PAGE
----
Just like its bold name, Chapman University’s 2015 production of The Vagina Monologues featured an assemblage of audacious performances celebrating the underdog of women’s bodies. At the mere mention of the V word, most of society blushes or emits nervous giggles, panicking to either change the subject, censor it, or turn it into a joke. Gifted with the abilities to leave their audience bent over in rioting laughter or struck silent in somber, the all-women cast delivered courageous messages about femininity. Taboo topics such as hair from down under and vaginas fed up from being pent up were proclaimed in a series of monologues unto sold-out crowds, without a hint of scarlet on these ladies’ faces. Their bravery contributed to the movement of women’s anatomies being celebrated and openly discussed, rather than sexualized and shamed.
The Vagina Monologues movement began with one woman, Eve Ensler, who engaged 200 women around the globe in conversations about their vaginas and overall womanhood. Chapman’s gifted cast embodied each conversation, leading to a stunning portrayal of these interviewed women.
We asked some of the cast members from The Vagina Monologues a few questions regarding their own personal take on the production. See what they have to say below.
What did you do to help prepare for your role and help you get into character?
Charleen Du: My monologue was interesting in that it wasn’t exactly a story. Instead, I had to find a story within the words and portray that story in my performance. So I would look at the words in the monologue and think about what they meant to me. What I did was try to get really comfortable with the word (cunt) and thought about how I could captivate the audience, while still having a meaningful performance.
Natasha Super: A lot of prep for the role and character came from meetings with the directors. They were able to share insights about the background of my character, and then I would take their advice or ideas and try my best to apply it. Other than that, I would just really sit with this woman and her interview trying to relate my experiences and emotions to hers.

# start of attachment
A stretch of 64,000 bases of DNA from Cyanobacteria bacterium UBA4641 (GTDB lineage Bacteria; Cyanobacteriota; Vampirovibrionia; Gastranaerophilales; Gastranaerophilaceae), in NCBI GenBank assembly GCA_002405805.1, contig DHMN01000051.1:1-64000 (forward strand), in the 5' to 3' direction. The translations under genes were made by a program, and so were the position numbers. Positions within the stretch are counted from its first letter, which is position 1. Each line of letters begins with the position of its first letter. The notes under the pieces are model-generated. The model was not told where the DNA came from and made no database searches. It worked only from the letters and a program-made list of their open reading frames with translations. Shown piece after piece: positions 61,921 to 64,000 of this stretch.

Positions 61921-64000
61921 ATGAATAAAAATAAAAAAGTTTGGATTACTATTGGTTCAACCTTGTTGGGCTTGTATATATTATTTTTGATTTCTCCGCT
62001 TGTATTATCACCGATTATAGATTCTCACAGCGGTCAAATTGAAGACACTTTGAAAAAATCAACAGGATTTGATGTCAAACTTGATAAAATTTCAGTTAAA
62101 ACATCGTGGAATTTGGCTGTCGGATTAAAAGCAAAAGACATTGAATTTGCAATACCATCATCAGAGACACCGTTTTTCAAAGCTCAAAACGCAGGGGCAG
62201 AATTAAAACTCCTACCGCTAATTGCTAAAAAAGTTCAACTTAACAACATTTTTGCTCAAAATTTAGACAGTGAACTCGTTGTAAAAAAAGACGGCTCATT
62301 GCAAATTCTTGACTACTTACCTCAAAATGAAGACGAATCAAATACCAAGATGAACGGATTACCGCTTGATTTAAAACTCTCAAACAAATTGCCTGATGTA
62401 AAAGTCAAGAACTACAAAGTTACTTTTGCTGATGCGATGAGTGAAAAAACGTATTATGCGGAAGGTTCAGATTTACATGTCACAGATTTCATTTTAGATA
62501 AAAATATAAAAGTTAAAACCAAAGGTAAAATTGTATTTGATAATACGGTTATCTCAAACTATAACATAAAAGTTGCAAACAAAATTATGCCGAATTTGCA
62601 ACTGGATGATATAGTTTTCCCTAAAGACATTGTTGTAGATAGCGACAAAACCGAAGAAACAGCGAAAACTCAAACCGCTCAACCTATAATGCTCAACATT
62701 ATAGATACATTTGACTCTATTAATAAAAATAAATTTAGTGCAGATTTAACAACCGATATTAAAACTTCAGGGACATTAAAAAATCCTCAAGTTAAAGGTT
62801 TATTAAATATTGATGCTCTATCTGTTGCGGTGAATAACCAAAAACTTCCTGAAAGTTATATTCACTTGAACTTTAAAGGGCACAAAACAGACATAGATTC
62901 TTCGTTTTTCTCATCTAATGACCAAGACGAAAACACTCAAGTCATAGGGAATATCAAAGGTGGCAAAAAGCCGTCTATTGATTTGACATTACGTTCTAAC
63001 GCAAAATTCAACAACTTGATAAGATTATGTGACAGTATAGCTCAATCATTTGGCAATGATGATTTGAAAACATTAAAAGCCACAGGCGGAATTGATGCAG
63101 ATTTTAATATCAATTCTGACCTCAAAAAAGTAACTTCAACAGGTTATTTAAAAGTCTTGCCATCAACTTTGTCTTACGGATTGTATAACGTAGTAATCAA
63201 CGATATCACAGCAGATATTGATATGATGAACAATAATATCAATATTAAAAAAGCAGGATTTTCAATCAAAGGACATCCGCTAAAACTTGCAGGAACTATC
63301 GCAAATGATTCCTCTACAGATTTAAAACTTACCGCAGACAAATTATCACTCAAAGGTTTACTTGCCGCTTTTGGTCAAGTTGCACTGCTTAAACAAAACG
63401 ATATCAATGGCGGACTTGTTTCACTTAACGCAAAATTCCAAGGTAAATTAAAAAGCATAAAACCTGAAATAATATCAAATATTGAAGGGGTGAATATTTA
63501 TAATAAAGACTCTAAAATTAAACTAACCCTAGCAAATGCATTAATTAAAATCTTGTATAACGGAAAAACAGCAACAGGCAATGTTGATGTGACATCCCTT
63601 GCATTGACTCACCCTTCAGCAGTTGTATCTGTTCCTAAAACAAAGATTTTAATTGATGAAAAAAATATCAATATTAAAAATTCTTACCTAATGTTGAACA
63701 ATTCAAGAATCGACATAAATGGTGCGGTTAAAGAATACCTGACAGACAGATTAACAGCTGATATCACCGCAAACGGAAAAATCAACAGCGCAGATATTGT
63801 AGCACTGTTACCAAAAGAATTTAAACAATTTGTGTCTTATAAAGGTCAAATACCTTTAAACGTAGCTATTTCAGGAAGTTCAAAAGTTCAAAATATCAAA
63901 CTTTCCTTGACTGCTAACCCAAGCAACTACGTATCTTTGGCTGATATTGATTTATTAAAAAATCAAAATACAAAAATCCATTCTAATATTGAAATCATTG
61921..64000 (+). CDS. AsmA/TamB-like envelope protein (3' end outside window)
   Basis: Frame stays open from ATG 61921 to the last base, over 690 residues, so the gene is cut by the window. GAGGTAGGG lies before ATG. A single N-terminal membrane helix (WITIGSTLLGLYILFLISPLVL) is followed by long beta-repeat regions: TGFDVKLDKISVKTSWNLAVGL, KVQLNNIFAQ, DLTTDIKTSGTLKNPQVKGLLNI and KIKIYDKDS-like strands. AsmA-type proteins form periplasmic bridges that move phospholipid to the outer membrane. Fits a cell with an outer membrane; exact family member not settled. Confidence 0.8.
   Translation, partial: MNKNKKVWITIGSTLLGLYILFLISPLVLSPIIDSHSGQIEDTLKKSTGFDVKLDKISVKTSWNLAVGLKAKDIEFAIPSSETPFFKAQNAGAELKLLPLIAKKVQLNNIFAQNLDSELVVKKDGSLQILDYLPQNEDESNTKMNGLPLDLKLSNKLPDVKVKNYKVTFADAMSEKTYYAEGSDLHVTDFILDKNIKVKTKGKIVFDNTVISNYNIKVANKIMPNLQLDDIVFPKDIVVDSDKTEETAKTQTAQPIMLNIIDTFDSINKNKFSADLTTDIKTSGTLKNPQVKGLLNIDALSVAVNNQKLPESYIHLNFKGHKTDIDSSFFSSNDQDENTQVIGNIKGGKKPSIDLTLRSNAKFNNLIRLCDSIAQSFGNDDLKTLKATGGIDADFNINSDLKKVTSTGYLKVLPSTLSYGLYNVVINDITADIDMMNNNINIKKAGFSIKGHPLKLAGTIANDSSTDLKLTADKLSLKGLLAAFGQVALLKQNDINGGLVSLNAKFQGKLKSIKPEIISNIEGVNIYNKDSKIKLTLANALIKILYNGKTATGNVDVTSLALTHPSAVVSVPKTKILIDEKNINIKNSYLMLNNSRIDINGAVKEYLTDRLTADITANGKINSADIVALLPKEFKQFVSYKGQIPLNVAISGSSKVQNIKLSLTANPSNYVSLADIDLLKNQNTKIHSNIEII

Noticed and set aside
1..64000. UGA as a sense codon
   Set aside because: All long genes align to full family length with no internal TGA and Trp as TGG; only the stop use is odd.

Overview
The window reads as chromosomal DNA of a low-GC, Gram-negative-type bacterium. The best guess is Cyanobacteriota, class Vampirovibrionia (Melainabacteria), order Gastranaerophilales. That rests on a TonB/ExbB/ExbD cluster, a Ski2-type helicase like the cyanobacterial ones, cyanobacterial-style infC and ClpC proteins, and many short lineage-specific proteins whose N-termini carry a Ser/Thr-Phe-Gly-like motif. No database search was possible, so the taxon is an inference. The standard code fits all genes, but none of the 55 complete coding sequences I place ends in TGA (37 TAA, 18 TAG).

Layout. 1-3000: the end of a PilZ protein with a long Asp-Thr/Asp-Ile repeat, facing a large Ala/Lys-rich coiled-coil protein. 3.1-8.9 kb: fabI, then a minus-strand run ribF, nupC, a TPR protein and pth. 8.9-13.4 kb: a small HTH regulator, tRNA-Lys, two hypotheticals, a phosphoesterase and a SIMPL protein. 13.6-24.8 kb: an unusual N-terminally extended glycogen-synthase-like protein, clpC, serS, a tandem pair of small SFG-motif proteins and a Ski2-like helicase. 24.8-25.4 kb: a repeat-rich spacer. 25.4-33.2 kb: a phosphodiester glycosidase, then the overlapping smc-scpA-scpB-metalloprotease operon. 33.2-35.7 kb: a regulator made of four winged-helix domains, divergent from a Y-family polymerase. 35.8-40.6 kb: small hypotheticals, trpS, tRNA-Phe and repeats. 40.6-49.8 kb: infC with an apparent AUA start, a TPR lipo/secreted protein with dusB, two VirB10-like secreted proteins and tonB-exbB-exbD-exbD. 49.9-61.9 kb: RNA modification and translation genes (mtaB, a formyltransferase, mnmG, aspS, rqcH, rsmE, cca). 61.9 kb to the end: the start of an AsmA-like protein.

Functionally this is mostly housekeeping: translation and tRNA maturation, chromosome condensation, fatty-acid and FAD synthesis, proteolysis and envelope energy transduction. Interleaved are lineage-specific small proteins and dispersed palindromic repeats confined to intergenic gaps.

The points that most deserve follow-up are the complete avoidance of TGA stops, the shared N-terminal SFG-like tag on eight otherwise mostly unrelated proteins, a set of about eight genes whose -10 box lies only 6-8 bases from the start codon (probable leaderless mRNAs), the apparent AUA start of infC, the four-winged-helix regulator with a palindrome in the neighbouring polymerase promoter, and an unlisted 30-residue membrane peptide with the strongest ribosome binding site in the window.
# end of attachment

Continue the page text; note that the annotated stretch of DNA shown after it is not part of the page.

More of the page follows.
Lindsay Robb: To help prepare for my role, I rehearsed with the directors once a week. A lot of the rehearsal process was more about personal exploration, learning about feminism, and delving into my own identity as a woman so that I could tell the woman’s story from an honest place. I learned so much about myself throughout this process.
How do you hope the production impacted your audience?
Charleen Du: I’ve seen The Vagina Monologues twice since I’ve been at Chapman and “Reclaiming Cunt” was one of the monologues that always stuck with me. I’ll admit that I used to be uncomfortable saying that word, so getting to perform the monologue was such a powerful experience for me. I hope that the production reached out to the audience in a powerful way. Each of these monologues are relatable; some will relate more to others, some less. I hope that the audience didn’t just see the production as a performance, but instead as something greater that they can connect to.
Natasha Super: I hope that the audience got something from the performances, whether that be a reaffirming idea or a new perspective. I don’t expect, nor did I ever expect, all members of the audience to feel as connected to the monologues as the cast and production/direction team did, but I hope there was an openness to the ideas presented. Most of all, though, I hope that because of The Vagina Monologues, the audience is more aware of the importance of these womens’ stories and the importance of hearing stories like these in general.
Lindsay Robb: I hope that seeing the show got the audience thinking. Even if it made them really uncomfortable or if they disagreed with what they heard, I hope the show got them to question how gender roles play an active role in their lives.
If you had to write your own monologue for The Vagina Monologues, what would it be about?
Charleen Du: I can relate in some way to several of the monologues. But if I had to write my own, it would probably be about the journey my vagina has been on from as far back as I can remember. I would write about how certain experiences shape the way it is today.
Natasha Super: If I had to write my own monologue, it would be more of a collaborative piece, really more like a group piece than a monologue. I think it would have lots of questions in it because I’m uncertain about of lot of things. Other than that, I suppose the story is still being written.
Lindsay Robb: If I had to write my own piece for The Vagina Monologues, it would be about a woman’s journey to accept herself as enough just the way she is. I would want to make people question why the patriarchy is breeding insecurity and is detrimental to the confidence and self-love of women. My piece would talk about my own journey to learn about myself as an individual.